Pondering the Cassini Saturn mission's legacy

September 8, 2017 by Preston Dyches, NASA
Cassini's discoveries are feeding forward into future exploration of the solar system. Credit: NASA/JPL-Caltech/Space Science Institute

As the Cassini spacecraft nears the end of a long journey rich with scientific and technical accomplishments, it is already having a powerful influence on future exploration. In revealing that Saturn's moon Enceladus has many of the ingredients needed for life, the mission has inspired a pivot to the exploration of "ocean worlds" that has been sweeping planetary science over the past decade.

"Cassini has transformed our thinking in so many ways, but especially with regard to surprising places in the solar system where life could potentially gain a foothold," said Thomas Zurbuchen, associate administrator for NASA's Science Mission Directorate at Headquarters in Washington. "Congratulations to the entire Cassini team!"

Onward to Europa

Jupiter's moon Europa has been a prime target for future exploration since NASA's Galileo mission, in the late 1990s, found strong evidence for a salty global ocean of liquid water beneath its icy crust. But the more recent revelation that a much smaller moon like Enceladus could also have not only liquid water, but also chemical energy that could potentially power biology, was staggering.

Many lessons learned during Cassini's mission are being applied to planning NASA's Europa Clipper mission, planned for launch in the 2020s. Europa Clipper will fly by the icy ocean moon dozens of times to investigate its potential habitability, using an orbital tour design derived from the way Cassini has explored Saturn. The Europa Clipper mission will orbit the giant planet—Jupiter in this case—using gravitational assists from its large moons to maneuver the spacecraft into repeated close encounters with Europa. This is similar to the way Cassini's tour designers used the gravity of Saturn's moon Titan to continually shape their spacecraft's course.

In addition, many engineers and scientists from Cassini are serving on Europa Clipper and helping to develop its science investigations. For example, several members of the Cassini Ion and Neutral Mass Spectrometer and Cosmic Dust Analyzer teams are developing extremely sensitive, next-generation versions of their instruments for flight on Europa Clipper. What Cassini has learned about flying through the plume of material spraying from Enceladus will help inform planning for Europa Clipper, should plume activity be confirmed on Europa.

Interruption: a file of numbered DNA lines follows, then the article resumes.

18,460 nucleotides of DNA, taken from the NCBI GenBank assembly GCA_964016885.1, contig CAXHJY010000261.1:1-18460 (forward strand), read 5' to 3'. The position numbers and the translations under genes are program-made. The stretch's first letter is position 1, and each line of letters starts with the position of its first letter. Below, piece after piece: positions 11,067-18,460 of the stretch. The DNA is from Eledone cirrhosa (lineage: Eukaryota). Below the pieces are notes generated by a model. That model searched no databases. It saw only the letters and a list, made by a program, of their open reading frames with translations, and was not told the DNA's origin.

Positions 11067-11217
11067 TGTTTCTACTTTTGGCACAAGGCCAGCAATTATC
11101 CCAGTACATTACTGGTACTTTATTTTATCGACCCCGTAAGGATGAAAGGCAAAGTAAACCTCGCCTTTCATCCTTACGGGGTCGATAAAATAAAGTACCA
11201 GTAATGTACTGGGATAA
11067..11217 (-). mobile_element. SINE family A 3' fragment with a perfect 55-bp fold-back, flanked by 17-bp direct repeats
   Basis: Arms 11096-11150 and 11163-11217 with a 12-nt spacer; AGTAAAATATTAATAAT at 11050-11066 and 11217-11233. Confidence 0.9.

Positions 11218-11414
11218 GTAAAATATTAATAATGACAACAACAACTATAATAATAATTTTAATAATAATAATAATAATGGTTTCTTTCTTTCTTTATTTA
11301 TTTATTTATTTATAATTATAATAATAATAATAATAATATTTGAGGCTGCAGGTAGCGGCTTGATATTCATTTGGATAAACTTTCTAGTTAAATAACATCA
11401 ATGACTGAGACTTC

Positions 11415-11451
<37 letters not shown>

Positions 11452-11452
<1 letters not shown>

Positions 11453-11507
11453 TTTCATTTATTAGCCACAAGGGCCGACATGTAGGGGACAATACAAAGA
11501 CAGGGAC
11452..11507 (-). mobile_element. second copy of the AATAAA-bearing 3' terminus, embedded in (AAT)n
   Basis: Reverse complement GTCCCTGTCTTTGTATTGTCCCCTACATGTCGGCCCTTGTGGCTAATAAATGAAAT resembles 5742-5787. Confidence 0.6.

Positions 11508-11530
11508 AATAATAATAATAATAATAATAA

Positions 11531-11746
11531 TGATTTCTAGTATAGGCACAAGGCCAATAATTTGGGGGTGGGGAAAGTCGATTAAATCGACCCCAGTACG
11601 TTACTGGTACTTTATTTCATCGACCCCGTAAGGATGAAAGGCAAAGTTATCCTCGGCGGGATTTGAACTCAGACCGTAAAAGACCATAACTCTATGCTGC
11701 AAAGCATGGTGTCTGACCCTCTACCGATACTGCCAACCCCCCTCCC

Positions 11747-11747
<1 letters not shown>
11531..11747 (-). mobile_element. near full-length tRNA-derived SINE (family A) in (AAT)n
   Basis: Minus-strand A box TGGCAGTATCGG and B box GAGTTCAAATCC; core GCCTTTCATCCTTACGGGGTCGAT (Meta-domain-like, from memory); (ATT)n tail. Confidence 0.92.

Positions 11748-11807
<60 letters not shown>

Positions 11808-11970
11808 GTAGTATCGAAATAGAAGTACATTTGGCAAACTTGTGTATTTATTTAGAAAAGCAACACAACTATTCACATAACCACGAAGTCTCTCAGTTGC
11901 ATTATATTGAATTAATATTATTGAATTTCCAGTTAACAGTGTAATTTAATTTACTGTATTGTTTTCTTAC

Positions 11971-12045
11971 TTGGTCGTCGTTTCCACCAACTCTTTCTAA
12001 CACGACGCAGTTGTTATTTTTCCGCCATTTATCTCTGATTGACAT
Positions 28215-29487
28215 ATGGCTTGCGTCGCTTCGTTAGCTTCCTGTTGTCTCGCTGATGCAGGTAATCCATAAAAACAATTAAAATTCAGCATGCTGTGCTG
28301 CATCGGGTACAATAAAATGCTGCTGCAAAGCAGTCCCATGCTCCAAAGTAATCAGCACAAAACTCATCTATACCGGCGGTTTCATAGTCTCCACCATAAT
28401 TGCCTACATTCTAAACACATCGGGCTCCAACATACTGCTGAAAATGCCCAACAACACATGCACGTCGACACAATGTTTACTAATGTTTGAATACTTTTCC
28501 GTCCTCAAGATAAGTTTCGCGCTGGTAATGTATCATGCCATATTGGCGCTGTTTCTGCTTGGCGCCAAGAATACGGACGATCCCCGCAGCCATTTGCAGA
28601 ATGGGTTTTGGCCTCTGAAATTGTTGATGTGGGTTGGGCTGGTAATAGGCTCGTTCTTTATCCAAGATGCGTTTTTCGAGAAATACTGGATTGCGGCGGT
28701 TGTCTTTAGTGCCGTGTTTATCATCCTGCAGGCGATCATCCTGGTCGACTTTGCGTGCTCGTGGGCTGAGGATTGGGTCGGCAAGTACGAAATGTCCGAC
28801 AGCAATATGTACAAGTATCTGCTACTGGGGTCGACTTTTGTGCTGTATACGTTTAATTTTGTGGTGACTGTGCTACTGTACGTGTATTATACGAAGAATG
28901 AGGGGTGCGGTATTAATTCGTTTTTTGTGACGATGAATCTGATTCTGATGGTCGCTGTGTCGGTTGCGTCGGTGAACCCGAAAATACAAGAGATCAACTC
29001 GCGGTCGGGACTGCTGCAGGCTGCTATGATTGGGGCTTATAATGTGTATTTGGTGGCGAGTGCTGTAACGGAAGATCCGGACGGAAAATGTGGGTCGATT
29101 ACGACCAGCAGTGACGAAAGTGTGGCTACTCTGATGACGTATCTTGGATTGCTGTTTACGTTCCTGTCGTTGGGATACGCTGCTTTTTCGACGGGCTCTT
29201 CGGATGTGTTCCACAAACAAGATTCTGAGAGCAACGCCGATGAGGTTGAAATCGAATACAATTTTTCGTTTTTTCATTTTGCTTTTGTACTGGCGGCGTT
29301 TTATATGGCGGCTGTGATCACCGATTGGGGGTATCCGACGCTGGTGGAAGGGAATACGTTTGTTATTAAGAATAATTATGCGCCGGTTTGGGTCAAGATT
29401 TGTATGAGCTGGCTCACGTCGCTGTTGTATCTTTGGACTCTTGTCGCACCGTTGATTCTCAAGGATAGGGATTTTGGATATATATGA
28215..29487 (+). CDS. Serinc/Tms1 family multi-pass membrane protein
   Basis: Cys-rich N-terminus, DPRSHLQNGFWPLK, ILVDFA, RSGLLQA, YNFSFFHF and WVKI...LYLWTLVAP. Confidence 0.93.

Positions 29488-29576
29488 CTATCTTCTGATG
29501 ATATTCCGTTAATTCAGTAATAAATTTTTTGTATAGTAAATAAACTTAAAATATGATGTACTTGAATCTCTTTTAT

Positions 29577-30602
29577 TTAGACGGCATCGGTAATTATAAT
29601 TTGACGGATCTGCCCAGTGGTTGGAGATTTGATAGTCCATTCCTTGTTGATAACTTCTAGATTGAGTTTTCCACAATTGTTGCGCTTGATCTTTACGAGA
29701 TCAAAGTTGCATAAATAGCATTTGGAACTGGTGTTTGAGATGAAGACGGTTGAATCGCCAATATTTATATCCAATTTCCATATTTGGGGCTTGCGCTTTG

Returning to Saturn

Cassini also performed 127 close flybys of Saturn's haze-enshrouded moon Titan, showing it to be a remarkably complex factory for organic chemicals—a natural laboratory for prebiotic chemistry. The mission investigated the cycling of liquid methane between clouds in its skies and great seas on its surface. By pulling back the veil on Titan, Cassini has ushered in a new era of extraterrestrial oceanography—plumbing the depths of alien seas—and delivered a fascinating example of earthlike processes occurring with chemistry and at temperatures markedly different from our home planet.

In the decades following Cassini, scientists hope to return to the Saturn system to follow up on the mission's many discoveries. Mission concepts under consideration include spacecraft to drift on the methane seas of Titan and fly through the Enceladus plume to collect and analyze samples for signs of biology.

Giant Planet Atmospheres

Atmospheric probes to all four of the outer planets have long been a priority for the science community, and the most recent Planetary Science Decadal Survey continues to support interest in sending such a mission to Saturn. By directly sampling Saturn's upper atmosphere during its last orbits and final plunge, Cassini is laying the groundwork for an eventual Saturn atmosphere probe.

Farther out in the solar system, scientists have long had their eyes set on exploring Uranus and Neptune. So far, each of these worlds has been visited by only one brief spacecraft flyby (Voyager 2, in 1986 and 1989, respectively). Collectively, Uranus and Neptune are referred to as "ice giant" planets, because they contain large amounts of materials (like water, ammonia and methane) that form ices in the cold depths of the outer solar system. This makes them fundamentally different from the gas giant planets, Jupiter and Saturn, which are almost all hydrogen and helium, and the inner, rocky planets like Earth or Mars. It's not clear exactly how and where the ice giants formed, why their magnetic fields are strangely oriented, and what drives geologic activity on some of their moons. These mysteries make them scientifically important, and this importance is enhanced by the discovery that many planets around other stars appear to be similar to our own ice giants.

A variety of potential mission concepts are discussed in a recently completed study, delivered to NASA in preparation for the next Decadal Survey—including orbiters, flybys and probes that would dive into Uranus' atmosphere to study its composition. Future missions to the ice giants might explore those worlds using an approach similar to Cassini's .

Explore further: Video: The historic adventure of Cassini-Huygens

More information: Ice Giant Mission Study Final Report: www.lpi.usra.edu/icegiants/mission_study/

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